After a recent work-in-progress screening of the documentary “Praying With My Legs” at the Washington Heights Film Club in New York City this past September, a member of the audience approached filmmaker Steve Brand. The feature-length documentary by Mr. Brand examines the life of Rabbi Abraham Joshua Heschel, “scholar, mystic, devout Jew, human rights activist and one of the most powerful and inspiring voices of the religious left in the 20th Century.”
“I never knew him, and now I miss him,” the stranger told Mr. Brand. I recognized the sentiment — perfectly worded — from the time I first saw an early cut of “Praying With My Legs” and was introduced to Rabbi Heschel’s legacy.
I recently asked Steve Brand — a good friend of mine, I’ll say at the outset, in the interest of full disclosure — if he remembered when he first heard of Joshua Heschel?
No, but I first “encountered” him when I saw the Carl Stern interview with him on NBC’s “The Eternal Light” in early 1973. It was unplanned, just switching channels, and this remarkable presence showed up and I became glued to the TV. The interview aired very shortly after Heschel’s death.
I also discovered this passage written by Mr. Brand about the extraordinary man at the center of his film project:
I discovered what an amazing life he’d led: marching with Martin Luther King, Jr. at Selma, protesting the Vietnam War (at risk to his livelihood), making a difference at Vatican II, even meeting with the Pope to address age-old enmities and misperceptions. And the way he would speak truth to power!, whether to presidents, the Pope, McNamara, Kissinger, doctors, rabbis, evangelists; you name it. What an appealing, funny and charismatic character Heschel was — with his impossible white beard and long hair, which led people in Selma to talk about a rabbi who looked just like God.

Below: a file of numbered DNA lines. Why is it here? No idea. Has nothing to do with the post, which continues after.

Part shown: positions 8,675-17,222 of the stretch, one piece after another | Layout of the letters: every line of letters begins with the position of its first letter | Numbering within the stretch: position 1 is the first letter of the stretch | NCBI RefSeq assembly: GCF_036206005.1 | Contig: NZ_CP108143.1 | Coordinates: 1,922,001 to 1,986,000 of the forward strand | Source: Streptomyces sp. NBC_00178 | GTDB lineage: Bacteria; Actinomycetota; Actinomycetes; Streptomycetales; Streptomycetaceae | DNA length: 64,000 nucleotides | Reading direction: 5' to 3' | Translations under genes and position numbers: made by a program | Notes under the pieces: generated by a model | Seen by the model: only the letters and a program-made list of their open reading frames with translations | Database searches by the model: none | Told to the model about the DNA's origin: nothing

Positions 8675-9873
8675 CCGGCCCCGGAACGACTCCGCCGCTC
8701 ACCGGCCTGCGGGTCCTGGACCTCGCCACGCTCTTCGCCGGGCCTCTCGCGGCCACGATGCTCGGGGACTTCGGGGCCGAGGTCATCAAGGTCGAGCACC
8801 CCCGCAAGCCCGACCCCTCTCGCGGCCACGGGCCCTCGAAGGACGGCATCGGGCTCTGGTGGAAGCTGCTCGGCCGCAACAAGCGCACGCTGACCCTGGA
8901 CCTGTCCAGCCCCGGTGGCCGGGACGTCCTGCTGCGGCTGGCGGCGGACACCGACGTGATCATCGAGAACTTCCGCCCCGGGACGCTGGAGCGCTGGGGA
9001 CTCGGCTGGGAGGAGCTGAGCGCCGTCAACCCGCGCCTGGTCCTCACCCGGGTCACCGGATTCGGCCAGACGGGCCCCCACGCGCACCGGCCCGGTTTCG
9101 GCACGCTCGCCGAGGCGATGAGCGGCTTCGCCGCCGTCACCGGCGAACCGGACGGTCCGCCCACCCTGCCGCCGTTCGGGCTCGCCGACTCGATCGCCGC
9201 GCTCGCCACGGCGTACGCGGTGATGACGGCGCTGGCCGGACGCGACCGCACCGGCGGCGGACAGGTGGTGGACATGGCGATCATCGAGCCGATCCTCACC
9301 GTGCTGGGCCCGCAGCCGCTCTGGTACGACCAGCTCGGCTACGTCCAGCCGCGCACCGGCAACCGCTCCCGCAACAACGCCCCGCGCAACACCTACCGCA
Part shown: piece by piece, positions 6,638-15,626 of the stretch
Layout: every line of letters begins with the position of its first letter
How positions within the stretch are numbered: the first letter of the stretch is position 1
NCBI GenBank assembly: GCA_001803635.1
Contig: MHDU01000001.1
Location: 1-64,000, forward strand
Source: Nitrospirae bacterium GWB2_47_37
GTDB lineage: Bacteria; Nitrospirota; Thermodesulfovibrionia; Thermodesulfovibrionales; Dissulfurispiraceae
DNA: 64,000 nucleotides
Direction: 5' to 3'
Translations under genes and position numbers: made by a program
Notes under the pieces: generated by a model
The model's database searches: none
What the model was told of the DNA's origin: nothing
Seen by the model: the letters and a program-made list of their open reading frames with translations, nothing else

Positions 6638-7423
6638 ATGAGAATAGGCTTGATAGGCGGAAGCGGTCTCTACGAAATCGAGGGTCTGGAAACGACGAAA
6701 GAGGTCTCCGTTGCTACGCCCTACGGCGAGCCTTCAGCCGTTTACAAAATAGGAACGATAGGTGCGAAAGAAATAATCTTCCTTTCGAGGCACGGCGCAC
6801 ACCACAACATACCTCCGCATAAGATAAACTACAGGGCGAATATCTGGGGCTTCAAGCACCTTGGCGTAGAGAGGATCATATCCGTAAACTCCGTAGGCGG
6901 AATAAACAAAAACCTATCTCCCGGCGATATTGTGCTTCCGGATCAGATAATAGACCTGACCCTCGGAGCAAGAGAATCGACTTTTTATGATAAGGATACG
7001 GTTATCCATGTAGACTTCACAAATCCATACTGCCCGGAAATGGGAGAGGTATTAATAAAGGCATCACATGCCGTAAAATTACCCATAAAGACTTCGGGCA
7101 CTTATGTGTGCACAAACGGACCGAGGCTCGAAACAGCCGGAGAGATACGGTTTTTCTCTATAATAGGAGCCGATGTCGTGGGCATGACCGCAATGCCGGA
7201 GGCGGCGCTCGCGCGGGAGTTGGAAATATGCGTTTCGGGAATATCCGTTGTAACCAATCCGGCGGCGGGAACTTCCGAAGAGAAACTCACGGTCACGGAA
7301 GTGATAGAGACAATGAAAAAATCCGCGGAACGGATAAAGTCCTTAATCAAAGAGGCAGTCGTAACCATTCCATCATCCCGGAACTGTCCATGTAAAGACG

A “series of cosmic coincidences” compelled the filmmaker to make a documentary about the life of Rabbi Abraham Joshua Heschel. To Mr. Brand’s “shock and amazement,” he discovered that no one had ever made a film about the Rabbi. So he decided that it would be his “privilege to rectify that.”
One of the questions I posed to Steve Brand was what attracted him to the teachings of Heschel. Here’s his four-part answer:
His concern about having a real spiritual life, not prayer by rote, but a true engagement and cultivation of an awareness of how miraculous what we consider ordinary hum-drum existence actually is; that even the “ordinary” is infused with an ineffable quality that can lead us into radical amazement; his attention to that which leads to faith, that makes it possible; that is universal in humankind.
His belief that no religion is an island; that we must strive to work together and respect — even honor — the differences that divide us, as opposed to demonizing the other.
His teaching that with every new life, an expectation enters the world, that God is in search of man/humankind to live a life consistent with being created in the image of God, however we choose to interpret that (for him it very much tied in to a life of human rights activism).
His idea that life consists of polarity, a constant struggle to live in the tension between two seeming opposites, whether it’s justice and mercy, structure and spontaneity, temporality and abidingness, good and evil.
The continuing experience of people being incredibly moved and inspired when encountering him for the first time. The discovery that, even 40 years after the original event, someone can be brought to tears by recounting the deep impression that Heschel made on him, being “touched in a place where we all find our center.”